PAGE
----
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Program Profile: Cognitive Skills Training (Georgia)

Evidence Rating: No Effects - More than one study No Effects - More than one study

Date: This profile was posted on September 25, 2017

Program Summary

Implemented by the Georgia Board of Pardons and Paroles, this is a cognitive–behavioral program for male parolees that aims to build psychosocial skills in areas such as self-control, interpersonal problem-solving, and critical reasoning. The program is rated No Effects. The authors found no statistically significant effect of program participation on recidivism and employment measures.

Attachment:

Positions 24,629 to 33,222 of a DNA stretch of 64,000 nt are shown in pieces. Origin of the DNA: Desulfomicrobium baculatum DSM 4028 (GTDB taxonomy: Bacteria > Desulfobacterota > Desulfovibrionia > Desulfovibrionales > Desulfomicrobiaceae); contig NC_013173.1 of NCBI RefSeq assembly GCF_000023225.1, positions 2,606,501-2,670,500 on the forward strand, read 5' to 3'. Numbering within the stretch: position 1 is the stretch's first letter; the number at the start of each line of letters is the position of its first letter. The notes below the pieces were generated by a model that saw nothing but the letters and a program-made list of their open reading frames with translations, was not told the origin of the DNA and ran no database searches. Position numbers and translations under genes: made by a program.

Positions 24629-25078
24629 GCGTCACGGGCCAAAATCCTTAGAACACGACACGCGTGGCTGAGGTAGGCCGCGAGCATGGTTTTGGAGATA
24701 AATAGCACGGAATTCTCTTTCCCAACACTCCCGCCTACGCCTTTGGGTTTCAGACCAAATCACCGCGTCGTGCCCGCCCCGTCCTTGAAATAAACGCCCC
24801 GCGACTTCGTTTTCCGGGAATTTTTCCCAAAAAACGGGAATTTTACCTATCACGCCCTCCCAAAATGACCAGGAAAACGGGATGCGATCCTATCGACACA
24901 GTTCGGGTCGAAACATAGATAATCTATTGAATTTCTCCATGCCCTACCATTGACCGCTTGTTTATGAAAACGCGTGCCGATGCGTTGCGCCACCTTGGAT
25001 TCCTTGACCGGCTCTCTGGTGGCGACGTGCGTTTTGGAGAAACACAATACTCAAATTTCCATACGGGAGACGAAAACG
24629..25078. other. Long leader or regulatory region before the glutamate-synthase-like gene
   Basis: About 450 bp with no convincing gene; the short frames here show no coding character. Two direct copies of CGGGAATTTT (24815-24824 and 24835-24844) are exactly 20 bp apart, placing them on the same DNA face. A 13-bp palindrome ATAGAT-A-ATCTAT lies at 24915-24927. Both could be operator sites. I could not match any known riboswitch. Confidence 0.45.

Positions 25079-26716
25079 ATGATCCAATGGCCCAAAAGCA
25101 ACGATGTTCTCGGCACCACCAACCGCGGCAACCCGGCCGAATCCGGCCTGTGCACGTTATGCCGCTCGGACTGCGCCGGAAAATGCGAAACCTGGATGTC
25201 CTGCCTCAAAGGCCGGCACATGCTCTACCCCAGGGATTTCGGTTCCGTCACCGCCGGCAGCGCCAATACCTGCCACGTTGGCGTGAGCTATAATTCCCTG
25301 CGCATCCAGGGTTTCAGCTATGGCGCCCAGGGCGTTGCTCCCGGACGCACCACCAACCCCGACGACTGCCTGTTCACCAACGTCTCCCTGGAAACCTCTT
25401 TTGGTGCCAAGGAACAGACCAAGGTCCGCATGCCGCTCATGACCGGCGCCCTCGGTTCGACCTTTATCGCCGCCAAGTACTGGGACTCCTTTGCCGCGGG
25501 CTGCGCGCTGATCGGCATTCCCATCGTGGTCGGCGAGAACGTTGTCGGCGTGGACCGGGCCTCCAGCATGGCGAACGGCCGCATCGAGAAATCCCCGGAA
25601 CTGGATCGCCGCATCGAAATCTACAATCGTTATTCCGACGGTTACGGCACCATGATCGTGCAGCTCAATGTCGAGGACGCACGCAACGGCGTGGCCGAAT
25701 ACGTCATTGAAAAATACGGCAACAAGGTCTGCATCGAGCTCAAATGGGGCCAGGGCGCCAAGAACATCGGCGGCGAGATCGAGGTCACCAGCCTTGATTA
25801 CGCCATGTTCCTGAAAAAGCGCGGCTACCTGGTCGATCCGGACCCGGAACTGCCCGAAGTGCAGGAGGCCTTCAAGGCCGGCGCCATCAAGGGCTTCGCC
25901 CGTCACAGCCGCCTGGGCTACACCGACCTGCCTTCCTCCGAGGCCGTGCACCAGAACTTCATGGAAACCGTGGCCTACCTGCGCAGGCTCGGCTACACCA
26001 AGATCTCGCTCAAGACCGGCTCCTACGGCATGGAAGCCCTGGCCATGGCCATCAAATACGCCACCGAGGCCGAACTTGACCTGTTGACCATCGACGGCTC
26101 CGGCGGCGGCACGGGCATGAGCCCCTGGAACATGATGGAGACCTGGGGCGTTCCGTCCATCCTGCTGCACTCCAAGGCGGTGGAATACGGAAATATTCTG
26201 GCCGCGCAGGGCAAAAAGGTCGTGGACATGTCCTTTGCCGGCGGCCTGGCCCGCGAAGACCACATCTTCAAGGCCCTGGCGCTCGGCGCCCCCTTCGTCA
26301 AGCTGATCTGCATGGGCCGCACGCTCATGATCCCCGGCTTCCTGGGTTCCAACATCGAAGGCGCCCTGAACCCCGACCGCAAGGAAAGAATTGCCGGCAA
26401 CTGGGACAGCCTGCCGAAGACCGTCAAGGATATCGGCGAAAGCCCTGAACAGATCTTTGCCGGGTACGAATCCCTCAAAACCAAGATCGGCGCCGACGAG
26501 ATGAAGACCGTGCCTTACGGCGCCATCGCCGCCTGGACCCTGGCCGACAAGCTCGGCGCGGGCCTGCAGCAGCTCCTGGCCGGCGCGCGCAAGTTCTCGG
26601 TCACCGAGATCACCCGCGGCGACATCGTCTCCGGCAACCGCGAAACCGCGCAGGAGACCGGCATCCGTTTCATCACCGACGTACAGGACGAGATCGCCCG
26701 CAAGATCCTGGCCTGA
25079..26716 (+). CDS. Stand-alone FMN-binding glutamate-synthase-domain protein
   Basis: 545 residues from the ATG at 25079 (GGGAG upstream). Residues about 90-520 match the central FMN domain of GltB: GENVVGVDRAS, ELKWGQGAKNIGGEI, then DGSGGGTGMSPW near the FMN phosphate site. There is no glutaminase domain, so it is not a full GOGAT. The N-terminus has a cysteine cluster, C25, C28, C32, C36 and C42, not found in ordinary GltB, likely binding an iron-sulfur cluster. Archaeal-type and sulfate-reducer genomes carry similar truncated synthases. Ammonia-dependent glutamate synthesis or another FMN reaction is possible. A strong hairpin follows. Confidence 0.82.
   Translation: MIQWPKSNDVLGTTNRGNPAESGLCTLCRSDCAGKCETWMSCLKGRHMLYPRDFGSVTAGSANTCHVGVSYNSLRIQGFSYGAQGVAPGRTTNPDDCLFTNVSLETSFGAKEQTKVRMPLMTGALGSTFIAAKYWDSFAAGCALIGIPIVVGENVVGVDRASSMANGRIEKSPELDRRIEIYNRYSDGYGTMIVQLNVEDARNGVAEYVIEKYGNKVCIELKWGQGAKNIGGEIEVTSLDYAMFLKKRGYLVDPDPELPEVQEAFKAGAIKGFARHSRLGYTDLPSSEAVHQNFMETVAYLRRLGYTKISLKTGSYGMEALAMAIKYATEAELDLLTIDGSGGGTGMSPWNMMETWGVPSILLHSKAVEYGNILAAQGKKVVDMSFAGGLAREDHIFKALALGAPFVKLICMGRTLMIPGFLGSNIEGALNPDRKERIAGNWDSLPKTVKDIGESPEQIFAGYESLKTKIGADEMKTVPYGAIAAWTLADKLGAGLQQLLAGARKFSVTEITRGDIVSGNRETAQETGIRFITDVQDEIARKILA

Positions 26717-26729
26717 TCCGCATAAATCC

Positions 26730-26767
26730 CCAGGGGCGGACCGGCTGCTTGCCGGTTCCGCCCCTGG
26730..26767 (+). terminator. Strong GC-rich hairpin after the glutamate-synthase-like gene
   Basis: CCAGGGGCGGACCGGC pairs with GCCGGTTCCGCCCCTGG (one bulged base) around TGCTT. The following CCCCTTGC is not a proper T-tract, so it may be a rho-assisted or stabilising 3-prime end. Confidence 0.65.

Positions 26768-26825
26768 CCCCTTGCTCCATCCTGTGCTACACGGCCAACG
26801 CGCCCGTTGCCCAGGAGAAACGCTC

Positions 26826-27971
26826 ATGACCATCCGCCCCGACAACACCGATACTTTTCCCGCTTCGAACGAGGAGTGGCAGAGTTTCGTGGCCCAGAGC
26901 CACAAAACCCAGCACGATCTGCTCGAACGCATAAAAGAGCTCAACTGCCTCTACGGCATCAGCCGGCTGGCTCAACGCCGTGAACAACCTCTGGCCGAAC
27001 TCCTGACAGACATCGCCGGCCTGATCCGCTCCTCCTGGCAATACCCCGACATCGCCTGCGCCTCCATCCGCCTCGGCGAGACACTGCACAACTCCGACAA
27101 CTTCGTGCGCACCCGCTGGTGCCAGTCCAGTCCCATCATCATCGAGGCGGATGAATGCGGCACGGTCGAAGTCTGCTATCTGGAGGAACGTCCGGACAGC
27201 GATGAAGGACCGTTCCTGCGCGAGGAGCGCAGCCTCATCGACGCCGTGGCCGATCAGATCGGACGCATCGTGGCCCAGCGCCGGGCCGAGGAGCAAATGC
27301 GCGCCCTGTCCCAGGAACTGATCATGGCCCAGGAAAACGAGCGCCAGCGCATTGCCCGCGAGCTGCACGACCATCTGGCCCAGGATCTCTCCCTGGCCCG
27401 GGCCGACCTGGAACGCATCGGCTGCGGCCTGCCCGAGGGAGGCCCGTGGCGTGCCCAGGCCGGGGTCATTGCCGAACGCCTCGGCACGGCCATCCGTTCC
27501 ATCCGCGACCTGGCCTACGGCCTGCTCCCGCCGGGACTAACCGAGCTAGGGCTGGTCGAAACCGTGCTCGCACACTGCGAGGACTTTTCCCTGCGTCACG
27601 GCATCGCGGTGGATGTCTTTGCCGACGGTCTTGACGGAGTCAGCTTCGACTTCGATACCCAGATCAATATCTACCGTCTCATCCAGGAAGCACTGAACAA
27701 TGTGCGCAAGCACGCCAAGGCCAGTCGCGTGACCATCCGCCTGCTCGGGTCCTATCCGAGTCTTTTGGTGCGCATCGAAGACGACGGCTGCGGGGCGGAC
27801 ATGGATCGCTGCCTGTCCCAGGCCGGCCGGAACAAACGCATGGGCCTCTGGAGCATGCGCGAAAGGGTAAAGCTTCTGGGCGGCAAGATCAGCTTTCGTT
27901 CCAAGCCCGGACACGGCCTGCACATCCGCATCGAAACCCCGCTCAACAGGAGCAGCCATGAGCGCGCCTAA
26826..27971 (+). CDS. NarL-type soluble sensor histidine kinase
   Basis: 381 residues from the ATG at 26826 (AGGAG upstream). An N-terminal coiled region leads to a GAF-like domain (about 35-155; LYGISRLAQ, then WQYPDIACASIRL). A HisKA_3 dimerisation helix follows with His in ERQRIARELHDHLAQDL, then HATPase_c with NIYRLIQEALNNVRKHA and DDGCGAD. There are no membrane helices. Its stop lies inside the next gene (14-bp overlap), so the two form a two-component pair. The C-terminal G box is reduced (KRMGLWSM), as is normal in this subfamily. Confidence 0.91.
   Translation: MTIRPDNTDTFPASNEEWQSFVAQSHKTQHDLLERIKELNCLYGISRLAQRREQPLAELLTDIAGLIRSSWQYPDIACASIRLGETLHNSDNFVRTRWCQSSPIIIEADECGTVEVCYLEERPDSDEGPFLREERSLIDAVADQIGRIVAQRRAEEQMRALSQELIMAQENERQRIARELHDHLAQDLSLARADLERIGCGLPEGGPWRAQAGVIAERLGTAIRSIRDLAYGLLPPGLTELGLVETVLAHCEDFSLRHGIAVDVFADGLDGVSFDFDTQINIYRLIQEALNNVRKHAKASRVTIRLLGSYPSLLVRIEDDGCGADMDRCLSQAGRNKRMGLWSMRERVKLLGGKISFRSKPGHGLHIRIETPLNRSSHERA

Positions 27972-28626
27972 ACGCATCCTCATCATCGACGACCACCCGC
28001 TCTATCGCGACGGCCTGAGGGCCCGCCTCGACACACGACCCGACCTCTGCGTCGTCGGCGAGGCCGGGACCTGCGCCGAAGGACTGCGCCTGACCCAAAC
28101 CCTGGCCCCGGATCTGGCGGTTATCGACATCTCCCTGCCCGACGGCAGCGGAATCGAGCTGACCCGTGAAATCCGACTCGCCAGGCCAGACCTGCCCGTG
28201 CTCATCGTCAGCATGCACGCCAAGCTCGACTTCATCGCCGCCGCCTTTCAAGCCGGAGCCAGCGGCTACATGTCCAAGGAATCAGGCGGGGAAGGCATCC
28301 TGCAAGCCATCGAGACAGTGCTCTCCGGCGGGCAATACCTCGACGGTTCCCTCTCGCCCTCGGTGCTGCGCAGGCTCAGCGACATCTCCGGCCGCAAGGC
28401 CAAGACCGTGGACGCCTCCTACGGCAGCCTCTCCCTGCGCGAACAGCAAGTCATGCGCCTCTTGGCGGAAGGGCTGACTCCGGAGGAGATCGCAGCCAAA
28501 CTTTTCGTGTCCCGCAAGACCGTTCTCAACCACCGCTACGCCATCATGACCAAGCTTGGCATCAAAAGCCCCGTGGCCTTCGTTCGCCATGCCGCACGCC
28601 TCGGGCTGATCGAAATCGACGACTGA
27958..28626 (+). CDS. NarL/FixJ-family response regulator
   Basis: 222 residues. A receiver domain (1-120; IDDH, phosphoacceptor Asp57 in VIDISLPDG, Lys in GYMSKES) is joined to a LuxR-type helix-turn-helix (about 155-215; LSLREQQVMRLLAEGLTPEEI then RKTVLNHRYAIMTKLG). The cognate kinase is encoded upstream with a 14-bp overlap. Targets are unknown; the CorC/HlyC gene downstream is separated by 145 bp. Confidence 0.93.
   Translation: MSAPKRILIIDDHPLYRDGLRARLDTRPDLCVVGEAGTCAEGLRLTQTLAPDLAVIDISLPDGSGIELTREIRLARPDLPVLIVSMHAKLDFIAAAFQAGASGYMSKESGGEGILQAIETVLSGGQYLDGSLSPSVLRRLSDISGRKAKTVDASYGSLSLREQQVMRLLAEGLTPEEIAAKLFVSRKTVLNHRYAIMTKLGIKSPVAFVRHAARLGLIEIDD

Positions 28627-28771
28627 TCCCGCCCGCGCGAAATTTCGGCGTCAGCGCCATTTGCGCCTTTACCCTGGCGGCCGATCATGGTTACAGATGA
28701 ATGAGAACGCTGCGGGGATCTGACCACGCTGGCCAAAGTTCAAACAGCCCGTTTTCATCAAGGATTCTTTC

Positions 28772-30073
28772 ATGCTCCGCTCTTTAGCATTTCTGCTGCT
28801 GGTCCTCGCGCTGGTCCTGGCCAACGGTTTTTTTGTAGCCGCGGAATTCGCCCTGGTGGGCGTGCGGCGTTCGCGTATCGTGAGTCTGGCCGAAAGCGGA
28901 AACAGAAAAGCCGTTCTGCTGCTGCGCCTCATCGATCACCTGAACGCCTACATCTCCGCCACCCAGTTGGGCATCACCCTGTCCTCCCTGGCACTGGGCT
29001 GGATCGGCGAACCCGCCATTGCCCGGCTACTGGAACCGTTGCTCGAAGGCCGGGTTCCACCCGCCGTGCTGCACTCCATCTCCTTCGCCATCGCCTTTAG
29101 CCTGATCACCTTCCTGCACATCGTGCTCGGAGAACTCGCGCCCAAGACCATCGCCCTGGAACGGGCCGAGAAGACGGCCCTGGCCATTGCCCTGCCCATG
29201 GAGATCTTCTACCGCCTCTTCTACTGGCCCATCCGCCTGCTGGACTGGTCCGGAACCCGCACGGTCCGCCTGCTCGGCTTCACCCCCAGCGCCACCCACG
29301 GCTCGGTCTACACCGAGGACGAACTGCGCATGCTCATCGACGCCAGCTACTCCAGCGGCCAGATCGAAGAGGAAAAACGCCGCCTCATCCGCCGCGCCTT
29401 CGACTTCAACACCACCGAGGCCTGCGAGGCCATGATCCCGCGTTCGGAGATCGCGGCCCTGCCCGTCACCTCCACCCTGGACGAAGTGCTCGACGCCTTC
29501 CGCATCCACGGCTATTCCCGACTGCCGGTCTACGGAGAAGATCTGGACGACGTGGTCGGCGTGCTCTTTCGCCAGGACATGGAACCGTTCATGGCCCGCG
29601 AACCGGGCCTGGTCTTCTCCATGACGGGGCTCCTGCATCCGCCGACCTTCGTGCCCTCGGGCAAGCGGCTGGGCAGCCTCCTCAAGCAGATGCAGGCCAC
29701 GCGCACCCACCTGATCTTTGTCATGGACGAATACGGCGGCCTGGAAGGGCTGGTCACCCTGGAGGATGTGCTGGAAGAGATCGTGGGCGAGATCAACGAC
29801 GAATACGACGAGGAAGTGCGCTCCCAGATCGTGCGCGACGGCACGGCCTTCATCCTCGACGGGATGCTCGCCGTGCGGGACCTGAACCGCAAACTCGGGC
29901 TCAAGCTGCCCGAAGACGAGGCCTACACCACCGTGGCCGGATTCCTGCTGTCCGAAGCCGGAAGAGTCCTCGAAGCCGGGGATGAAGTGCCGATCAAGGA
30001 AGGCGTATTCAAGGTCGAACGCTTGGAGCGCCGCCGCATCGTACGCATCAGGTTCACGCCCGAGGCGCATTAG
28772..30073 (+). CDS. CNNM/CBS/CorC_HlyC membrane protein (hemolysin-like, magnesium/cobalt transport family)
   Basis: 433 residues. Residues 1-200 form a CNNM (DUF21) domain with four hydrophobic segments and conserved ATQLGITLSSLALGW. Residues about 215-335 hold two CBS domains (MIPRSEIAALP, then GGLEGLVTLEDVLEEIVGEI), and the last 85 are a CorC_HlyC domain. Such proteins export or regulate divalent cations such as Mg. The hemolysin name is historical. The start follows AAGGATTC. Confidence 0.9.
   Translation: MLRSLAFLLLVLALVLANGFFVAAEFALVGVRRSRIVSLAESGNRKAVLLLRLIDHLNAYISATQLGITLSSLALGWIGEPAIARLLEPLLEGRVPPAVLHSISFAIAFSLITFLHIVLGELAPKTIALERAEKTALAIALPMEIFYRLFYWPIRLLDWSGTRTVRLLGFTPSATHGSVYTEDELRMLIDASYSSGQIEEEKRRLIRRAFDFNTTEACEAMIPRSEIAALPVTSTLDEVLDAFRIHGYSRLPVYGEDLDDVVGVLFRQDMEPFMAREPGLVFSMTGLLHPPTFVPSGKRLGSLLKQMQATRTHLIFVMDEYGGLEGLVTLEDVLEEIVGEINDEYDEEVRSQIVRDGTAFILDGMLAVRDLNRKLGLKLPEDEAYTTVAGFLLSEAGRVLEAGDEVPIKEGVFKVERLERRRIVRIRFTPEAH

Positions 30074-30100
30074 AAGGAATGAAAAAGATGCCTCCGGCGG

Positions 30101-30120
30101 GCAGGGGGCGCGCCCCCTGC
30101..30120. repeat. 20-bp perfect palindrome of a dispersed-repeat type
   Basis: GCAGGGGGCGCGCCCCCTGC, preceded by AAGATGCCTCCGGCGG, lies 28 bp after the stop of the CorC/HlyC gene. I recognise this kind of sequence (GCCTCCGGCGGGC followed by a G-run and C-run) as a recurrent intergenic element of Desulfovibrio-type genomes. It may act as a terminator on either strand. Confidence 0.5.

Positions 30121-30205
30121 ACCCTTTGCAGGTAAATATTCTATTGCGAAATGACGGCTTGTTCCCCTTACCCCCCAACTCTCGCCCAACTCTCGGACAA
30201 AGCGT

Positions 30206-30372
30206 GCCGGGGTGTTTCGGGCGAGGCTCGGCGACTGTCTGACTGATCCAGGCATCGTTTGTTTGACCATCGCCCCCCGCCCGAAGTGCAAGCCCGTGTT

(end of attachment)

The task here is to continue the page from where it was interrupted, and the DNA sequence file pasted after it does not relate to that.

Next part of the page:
Program Description

Program Goals            
Implemented by the Georgia Board of Pardons and Paroles, Cognitive Skills Training (CST) is a cognitive–behavioral program for individuals on parole, which is intended to improve interpersonal problem-solving, consequential thinking, means-end reasoning, social perspective-taking, critical and abstract reasoning, and creative thinking. The program is adapted from the Reasoning and Rehabilitation Program (Ross, Fabiano, and Ross 1988).

Target Population/Eligibility                                                                                             
Male parolees are ineligible to participate if their IQ scores are lower than 80, if they have a history of sexual offending, and/or if they have a history of severe substance abuse.
 
Program Components